First, then, her generous selflessness. For us this morning what is surely most tothe point is her love of country. When her final illness was upon her already, shesaid—most recently at the Greenmeadows chapel (her last public words, Ithink)—that she was offering her suffering, first to God, then for our people. Iheard that grandson Jiggy asked her why first for country and people, and shesaid that always the priority line‐up was God, our country and our people, andthen family. On radio, the other night, the commentator asked an old woman inline why she stood hours in the rain to get into La Salle . “Ito lang ang maibibigayko po sa kanya, bilang pasasalamat.” “Bakit, ano ba ang ibinigay ni Cory sa inyo?”“Di po ba ang buhay nya? Ang buong sarili nya? At di po ba ang pag‐asa? Kayamahal na mahal po namin siya.” Early on, on TV, they ran many times the clipfrom a last interview. She says, “I thank God, and then all of you, for making me aFilipino, for making me one of you. I cherish this as one of the truly great gifts Ihave received.” A few weeks from her death, she could say that; without put‐onor the least insincerity. “I thank you, for making me one of you.”Her selflessness, her self‐gift. Pope Benedict likes to say that the God whom JesusChrist revealed to us, is Father. A Father who is wholly self‐gift; the God “whosenature is to give Himself”—to give Himself to us, in His Son. And, the Pope says,that is what is the meaning of Jesus and the life of Jesus, and, by discipleship,what the Christian’s life is meant to be. We Christians, too, we must giveourselves away in the self‐giving of love.“Ang buhay po nya at sarili. Kaya po mahal na mahal namin sya.” In the last days,when finally and reluctantly still she admitted she had much pain, I kept thinkingthat only a couple of weeks before, for the first time publicly, she said that shewas offering it up first of all for us.
Second, her faith.
Second, her faith. Pinky says, it was her mother’s greatest strength; it was what was deepest in her. Her faith was her bedrock, and it was, bedrock. Frederick Buechner the ordained minister and novelist likes to say that through hislifetime, he’s had many doubts, even deep doubt, daily doubts. “But I have never
 
really looked down into the deep abyss and seen only nothing. Somehow I haveknown, that underneath all the shadows and the darkness, there are theeverlasting arms.” I think Cory’s faith was like that, not in the multiplicity of doubts (even if, in a life so filled with trial, there surely were doubts too), but inthe certainty of the everlasting arms. More than once she told me, “Every timelife painted me into a corner, with seemingly no escape, I always turned to Himin trust. I knew He would never abandon us if we trusted in Him. And you know,somehow, He found a way out for us.” And so Pinky says, “Mom was always calmeven in the most trying times. She trusted God would always be there for us, Shewas our source of strength. She made this world seem so much safer and lesscruel for us. And now that our source of strength is gone, we have to make ourfaith something more like hers. But we know in our hearts that in every stormshe will watch over us from heaven.”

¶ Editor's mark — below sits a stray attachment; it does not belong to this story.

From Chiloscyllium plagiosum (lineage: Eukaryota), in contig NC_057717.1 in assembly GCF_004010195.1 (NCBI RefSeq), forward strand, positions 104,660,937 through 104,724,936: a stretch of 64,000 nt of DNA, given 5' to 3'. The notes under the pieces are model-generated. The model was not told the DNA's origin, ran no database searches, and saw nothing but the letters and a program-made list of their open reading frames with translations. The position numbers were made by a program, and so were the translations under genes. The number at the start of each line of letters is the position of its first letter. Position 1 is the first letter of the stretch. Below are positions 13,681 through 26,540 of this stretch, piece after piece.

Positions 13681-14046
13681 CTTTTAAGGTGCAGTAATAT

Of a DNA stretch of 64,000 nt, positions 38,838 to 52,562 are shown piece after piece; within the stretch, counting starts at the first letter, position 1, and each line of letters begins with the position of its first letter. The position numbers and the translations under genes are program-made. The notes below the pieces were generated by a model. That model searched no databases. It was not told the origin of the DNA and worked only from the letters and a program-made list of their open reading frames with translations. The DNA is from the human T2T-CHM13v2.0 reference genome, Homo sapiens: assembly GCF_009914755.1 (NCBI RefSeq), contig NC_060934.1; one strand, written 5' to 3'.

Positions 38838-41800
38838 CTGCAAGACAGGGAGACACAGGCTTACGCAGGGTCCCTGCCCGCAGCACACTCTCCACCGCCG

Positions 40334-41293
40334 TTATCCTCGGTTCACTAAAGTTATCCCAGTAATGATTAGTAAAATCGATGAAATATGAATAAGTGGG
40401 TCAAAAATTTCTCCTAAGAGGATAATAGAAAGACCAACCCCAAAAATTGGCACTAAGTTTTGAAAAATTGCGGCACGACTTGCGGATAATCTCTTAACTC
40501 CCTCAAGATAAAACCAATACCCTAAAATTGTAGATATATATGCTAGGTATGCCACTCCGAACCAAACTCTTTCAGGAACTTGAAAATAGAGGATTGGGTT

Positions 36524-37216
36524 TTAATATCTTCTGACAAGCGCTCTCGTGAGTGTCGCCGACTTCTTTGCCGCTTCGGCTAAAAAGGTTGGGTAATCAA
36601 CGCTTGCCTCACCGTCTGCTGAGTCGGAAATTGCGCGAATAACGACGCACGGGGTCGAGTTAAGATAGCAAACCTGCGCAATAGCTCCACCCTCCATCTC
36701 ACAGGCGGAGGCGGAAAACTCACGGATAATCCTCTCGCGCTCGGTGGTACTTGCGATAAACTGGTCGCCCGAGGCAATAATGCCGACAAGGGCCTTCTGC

Devotion to Mary
Within this faith was her devotion to Mary, the place Our Lady of Fatima and therosary held in her life. All we can say on this, this morning is that Our Lady trulyhad a special, living presence in her life: Mary was, for Cory, true mother andincomparable friend; as we say in the hymn—vita, dulcedo et spes: life,sweetness and hope. No, Mary was not the center of her faith, but its air, itsatmosphere; and the rosary, her lifeline through every trial and crisis. In the longharsh months of her illness, Sister Lucia’s beads almost never left her hands. Shewas holding them, as last Saturday was dawning and her years of exile were at last done, when we know her Lady “showed unto her, the blessed fruit of herwomb.”
Third, courage
Lastly, her courage, her strength. Her children tell us that their father was onlyable to do what he wanted to do, because her loyalty and her support for hispurposes was total, so she practically raised them up as a single parent. Ninoyhimself wrote, again and again, that he endured imprisonment and persecution,leaning so much on her courage and love. And after his death, when she couldhave withdrawn in a way “safely” to her own life with her children at last, shestayed on her feet and fought on in the years that followed, through the snapelections and what went before and after them, through her presidency and theseven coup attempts which tried to bring her down. Even after she had given upher rule, could she not have said “enough”, and we would all have understood?But with not the least desire for position or power again, whenever she thought the spaces of freedom and the true good of our land were threatened, she went back to the streets of struggle again. Once again she led us out of the apathy weso readily fall into; once again she called us out of our comfort zones to the roadsof sacrifice.
Purity of heart 
Here, even hesitantly, may I add one trait, one virtue, to those her daughtershave named? One day Cardinal Stephen Kim of South Korea asked if he might